An email came in response to my piece in August called Psychiatric Star Gazing. The correspondent cited a 2007 editorial by two psychiatrists called The medical model is dead – long live the medical model. I recommend the article for anyone interested in the issue of power in medicine and especially within psychiatry. I also recommend reading the on line responses that follow the editorial, in particular the contributions by Shaw and Julyan.
I put together a one-page handout for mental health volunteers in 2005 called Medical versus Social Model, which I have added to the Ephemera page.
8 December 2012 ~ If Cats Wrote the Bible
If Cats Wrote the Bible has appeared this month in The Freethinker. The magazine is available on line as well as in print, but for screen reading you may find the pdf version easier.
My short story is based on the first part of Genesis and owes its origin to a comment Sue made over breakfast earlier this year as we watched Lola, one of our two cats, in the garden studying the birds. Lola is an avid hunter and frequently brings live mice into the house during autumn. Sue remarked that Lola regarded the garden as if everything in it had been created for her.
I have learned to catch mice myself. Lola always announces her arrival in the hall with prey by giving a distinctive chirrup. She usually lets the mouse go and stands over waiting for it to move. I keep a transparent takeaway dish and a piece of hardboard handy. The dish goes over the mouse, Lola is shut in another room, I slide the hardboard underneath and transport to the garden. Sometimes this takes little more than a minute. If the mouse hides, e.g. under the refrigerator, we use two humane traps.
If we are not at home when Lola brings in prey mayhem ensues. Once Sue bent down to pick up what she thought was a rosebud on the hall rug. It was the head of a mouse. We never found the rest of it.
Photo of Lola
The Freethinker has a website other than the one used for copies of the magazine.
7 December 2012 ~ Max Clifford and Stuart Hall
Let me begin by saying I have no knowledge of either Max or Stuart other than what has appeared in the media. This is not about their guilt or innocence relating to charges that have not been heard in court.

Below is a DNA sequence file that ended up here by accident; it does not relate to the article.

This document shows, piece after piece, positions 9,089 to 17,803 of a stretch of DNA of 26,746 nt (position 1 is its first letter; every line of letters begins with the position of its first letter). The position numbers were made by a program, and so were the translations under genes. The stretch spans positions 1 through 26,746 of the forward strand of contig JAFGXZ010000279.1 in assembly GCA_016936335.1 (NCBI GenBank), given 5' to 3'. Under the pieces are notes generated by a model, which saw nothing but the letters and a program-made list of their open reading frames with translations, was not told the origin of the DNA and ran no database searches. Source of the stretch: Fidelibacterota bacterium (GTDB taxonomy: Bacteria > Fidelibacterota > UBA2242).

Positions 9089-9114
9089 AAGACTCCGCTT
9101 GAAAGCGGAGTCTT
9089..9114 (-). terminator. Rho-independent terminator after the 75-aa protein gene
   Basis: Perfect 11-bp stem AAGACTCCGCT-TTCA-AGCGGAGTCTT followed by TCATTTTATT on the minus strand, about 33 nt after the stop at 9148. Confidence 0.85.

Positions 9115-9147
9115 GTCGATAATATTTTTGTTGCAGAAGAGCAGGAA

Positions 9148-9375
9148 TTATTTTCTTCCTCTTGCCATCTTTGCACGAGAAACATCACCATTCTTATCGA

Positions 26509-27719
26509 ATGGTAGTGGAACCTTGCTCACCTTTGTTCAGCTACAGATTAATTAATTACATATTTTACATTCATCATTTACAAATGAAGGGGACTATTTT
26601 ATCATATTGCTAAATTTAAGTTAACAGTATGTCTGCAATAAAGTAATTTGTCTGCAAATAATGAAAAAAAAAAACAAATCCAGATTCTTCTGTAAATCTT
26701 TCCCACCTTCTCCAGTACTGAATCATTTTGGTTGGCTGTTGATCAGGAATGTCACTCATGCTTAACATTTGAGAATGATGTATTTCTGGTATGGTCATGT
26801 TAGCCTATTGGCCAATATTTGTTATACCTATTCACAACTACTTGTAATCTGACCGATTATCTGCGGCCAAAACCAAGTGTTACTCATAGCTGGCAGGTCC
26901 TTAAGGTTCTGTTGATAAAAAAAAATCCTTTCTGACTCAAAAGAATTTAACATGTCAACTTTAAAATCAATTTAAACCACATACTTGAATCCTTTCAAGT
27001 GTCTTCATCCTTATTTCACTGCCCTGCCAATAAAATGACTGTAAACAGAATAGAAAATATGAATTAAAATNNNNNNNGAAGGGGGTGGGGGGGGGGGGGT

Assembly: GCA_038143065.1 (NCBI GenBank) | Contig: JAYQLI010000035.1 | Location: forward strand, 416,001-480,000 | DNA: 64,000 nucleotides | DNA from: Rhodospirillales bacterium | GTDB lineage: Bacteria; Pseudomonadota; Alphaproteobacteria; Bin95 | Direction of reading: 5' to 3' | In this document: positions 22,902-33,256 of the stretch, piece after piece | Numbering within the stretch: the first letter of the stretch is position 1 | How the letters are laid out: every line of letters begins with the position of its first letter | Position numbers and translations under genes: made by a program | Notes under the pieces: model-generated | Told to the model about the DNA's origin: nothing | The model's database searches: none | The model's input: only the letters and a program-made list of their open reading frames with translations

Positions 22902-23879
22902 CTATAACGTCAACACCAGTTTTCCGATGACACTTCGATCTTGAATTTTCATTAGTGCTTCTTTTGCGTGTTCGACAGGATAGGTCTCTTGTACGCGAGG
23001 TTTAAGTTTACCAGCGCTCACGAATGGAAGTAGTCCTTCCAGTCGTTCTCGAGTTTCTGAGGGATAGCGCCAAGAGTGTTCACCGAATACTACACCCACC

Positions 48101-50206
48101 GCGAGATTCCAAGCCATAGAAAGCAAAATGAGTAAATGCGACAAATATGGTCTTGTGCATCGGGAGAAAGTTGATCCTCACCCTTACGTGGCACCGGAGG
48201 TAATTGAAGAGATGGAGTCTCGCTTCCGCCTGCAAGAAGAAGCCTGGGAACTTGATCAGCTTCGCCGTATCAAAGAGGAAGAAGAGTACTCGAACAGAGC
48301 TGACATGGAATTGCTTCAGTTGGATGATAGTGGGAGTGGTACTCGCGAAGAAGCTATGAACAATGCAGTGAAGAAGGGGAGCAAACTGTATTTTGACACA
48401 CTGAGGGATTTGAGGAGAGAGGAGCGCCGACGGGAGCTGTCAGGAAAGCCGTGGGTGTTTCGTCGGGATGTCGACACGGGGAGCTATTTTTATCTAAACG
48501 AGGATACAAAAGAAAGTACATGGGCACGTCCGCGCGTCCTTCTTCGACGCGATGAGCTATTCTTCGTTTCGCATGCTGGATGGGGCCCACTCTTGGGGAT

Stuart Hall was pretty much a non-entity as far as I was concerned. I couldn't recall hearing him on radio or seeing him on TV. I found myself responding to the reports of child abuse with a "let's wait and see" attitude.
The news about Max Clifford, however, shocked me. When I thought about my reaction I realised that I had formed a favourable opinion of the man without ever meeting him or speaking to anyone who knew him well. And yet I dislike much of his business; part of his fortune has come from supplying the tabloids with salcious prattle. What had overcome these reservations were the media mentions of how he cared for his disabled daughter. Again, I have no real knowledge of Max's relationships with his family.
What I do know is that he is a consummate publicist. On reflection, I would be very surprised if he had not called in favours from editors and journalists to create an image that went some way to ameliorate the public's opinion of him. I put my hand up to being taken by this.
With regard to Jimmy Saville's PR while he was alive, it never changed my dislike of the bleached blond blinger. I prefer my charity heroes to come with considerably less ego and more dress sense. The stories about his predation when they came out, while shocking, did not altogether surprise me. Not because I was one those privy to the scandals before the deluge, but simply because more often than not when he appeared on TV he gave me the creeps.
And yet my dislike of Jimmy before his disgrace was based on prejudice no less than my opinion of Max Clifford.